For book/ebook authors, publishers, & self-publishers
We don't know the book as you do, so your gut feel for combining them may turn out to be the best bet if it works so well with the book.
But typically, I like the idea of several smaller books rather than one larger book. My reasons:
1 - You can charge less per book, making it more attractive to buyers.
2 - You may be able to get more money per word by selling two smaller books.
3 - If they like the first book, you've got something else to offer them.
4 - Since we can now publish virtually free through places like CreateSpace, your only extra expense would be for a new cover. (If you pay for editing and layout, you'd have to pay that the second half/book either way.)
5 - A big strategy for some authors has been to give away the first digital book in a series, to hook readers on your writing and get your rankings up so that more people find your books and pay for the latter books in the series.
Just some thoughts.
J. Steve Miller
Author of Social Media Frenzy “Rethinking social media for authors.”
Author of Sell More Books! “What really works for low profile authors.”
My biggest challenge and I mean BIGGEST challenge is to get the point of sale positioning right in the bookstores. Who's going to find my book if it stays buried on the bottom shelf? I have more success selling SAVAGE IMPACT on-line and with independent retailers.
Being a bilingual writer, I often find it difficult to navigate between French and English. I often have to use some linguistic strategies such as circumlocutions, guesses, intuitions…
A big challenge for me was to figure out how to upload a manuscript to the Kindle publishing platform. I've written a blog on my bookmarketingpage about my 'five problems and five solutions', hoping to keep other authors out of the pitfalls I fell into. Take a look at it if you're thinking of publishing another book, this time as a kindle. Like me, you may be taking some things for granted that you shouldn't.
Excuse me, why would the DOJ go after Amazon when their evidence concluded that Amazon had nothing to do with ebook price fixing? Unlike Apple, who was busted conspiring with publishers to screw over Amazon.
Everyone on here is well aware of your vehement hatred of Amazon, but don't let that rage turn to ignorance and blind you from the truth.
Also, if you hate the way Amazon does business, why don't you just take your books off of the site and be done with it?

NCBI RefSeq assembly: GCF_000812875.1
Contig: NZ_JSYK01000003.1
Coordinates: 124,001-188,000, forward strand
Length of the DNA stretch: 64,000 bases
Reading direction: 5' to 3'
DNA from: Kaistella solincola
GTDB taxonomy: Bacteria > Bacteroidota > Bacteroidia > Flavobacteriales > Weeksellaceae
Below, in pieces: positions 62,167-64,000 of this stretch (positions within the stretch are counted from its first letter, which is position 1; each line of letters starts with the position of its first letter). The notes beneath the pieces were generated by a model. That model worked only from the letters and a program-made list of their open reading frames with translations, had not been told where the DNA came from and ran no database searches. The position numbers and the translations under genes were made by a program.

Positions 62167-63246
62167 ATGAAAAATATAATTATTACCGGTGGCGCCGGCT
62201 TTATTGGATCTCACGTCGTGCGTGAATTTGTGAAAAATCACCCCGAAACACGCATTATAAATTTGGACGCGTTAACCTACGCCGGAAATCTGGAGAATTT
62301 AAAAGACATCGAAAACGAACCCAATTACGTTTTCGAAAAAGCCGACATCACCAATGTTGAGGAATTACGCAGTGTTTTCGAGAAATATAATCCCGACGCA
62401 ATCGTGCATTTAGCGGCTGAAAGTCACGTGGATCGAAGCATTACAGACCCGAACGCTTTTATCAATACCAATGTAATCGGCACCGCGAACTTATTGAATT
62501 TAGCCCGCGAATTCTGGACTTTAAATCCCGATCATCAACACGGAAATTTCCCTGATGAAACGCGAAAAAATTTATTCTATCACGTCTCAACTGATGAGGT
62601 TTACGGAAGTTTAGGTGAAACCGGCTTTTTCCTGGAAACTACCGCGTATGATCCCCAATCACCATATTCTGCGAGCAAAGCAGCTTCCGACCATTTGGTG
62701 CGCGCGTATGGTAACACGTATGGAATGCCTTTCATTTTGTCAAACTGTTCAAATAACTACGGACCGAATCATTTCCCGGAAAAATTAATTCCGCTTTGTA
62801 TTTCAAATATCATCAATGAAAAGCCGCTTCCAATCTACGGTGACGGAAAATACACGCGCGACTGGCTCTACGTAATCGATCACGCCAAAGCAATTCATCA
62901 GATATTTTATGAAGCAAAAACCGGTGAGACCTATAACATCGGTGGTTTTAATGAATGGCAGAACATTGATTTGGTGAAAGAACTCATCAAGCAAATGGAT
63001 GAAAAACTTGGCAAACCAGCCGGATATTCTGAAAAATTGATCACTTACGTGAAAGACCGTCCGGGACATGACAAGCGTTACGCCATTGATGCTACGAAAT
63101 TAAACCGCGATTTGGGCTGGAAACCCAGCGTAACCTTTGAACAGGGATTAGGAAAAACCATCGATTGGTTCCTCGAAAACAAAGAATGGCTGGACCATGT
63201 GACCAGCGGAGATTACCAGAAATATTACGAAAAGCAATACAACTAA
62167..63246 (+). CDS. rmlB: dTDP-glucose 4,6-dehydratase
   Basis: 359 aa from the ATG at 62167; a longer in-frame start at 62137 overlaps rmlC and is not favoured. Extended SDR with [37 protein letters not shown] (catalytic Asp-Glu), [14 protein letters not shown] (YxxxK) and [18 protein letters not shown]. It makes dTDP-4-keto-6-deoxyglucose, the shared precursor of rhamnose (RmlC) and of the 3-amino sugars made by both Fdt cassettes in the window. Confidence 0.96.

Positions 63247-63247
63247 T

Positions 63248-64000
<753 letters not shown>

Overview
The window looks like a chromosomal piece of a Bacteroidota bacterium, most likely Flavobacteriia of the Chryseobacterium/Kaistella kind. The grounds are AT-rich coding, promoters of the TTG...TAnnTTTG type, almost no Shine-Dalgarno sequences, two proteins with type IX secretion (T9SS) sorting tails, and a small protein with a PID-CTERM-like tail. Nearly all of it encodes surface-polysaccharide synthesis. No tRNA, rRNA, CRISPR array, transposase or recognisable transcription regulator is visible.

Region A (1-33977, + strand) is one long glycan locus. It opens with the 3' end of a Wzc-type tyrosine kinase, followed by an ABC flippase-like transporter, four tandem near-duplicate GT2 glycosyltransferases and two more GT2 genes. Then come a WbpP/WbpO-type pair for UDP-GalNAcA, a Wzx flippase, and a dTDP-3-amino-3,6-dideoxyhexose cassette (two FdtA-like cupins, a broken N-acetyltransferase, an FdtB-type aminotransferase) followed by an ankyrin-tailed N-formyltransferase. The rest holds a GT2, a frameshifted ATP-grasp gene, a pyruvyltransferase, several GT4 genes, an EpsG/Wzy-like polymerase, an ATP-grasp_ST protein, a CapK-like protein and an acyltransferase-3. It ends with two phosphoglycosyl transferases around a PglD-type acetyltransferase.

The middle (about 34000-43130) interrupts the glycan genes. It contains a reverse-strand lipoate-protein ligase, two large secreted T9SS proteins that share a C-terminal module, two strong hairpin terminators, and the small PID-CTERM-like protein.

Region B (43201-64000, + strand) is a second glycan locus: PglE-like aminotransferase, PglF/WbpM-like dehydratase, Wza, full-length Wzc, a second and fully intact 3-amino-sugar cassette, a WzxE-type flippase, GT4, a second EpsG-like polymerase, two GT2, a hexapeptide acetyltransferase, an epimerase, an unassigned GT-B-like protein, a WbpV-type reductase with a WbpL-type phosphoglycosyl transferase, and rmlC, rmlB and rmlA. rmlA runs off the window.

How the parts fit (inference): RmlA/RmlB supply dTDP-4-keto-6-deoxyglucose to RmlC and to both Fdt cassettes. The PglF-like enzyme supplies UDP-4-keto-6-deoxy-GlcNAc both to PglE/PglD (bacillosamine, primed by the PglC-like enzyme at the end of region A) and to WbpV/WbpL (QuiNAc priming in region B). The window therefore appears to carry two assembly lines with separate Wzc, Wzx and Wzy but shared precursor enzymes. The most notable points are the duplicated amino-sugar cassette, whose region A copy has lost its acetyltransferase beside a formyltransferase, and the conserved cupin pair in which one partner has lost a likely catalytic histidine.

I'm still waiting to hear what Amazon has done that needs to be investigated by the DOJ.
Undercutting isn't a crime. It's how businesses stay competitive through a free market. The way Amazon supposedly does it, via software, is dirty but it's not illegal.
I would also like to add that publishers, vanity presses, and sleaze ball agents ruined the book publishing industry a long before Amazon jumped on board.
You can accuse me of being blind, uneducated, or whatever have you, but the fact of the matter is Amazon is like any other major corporation who has their positives and their negatives. Plenty of retail outlets set the price, like Wal-Mart and Target, it's just how they do business.
I think we can all live within the bounds of the chains, Internet retailers, etc. if we focus on building traffic to our websites and blogs - where we can sell our books direct to our fans and followers.
For some tips on building traffic to your websites or blogs, check out http://blog.bookmarket.com/2012/05/top-10-things-you-can-do-in-2012...
There are a lot of books selling via Kindle for $4.99 to $9.99 - and, as the author and publisher, you get 70% of the retail selling price. That's better than what you'd get as a royalty from any publisher.
Readers are reading a lot of books via Kindle that are higher price. Sure, there are the scam artists, etc. who are pushing are tons of cheaply curated books, but Amazon is taking action against the most egregious of those.
Yes, Amazon is pushing the value of books down in the eyes of readers, but that was going to happen anyway as electronic publishing takes hold. Apple did the same with music, forcing a low-priced pricing model on music publishers. And they are also trying to do the same with book publishers.
The biggest challenge I find is how much time to spend marketing my existing book versus how much time to spend on the next book. There are only so many hours in the day and daily life has to go on
You can do a lot of marketing for the old book (or the new book) in 20 to 30 minutes a day. It really doesn't have to be a full-time job marketing.
Selling yourself ! You have to be really thick-skinned and just market, market, market, regardless of feeling awkward or embarrassed, all the while remembering that there is a huge difference between marketing and selling.
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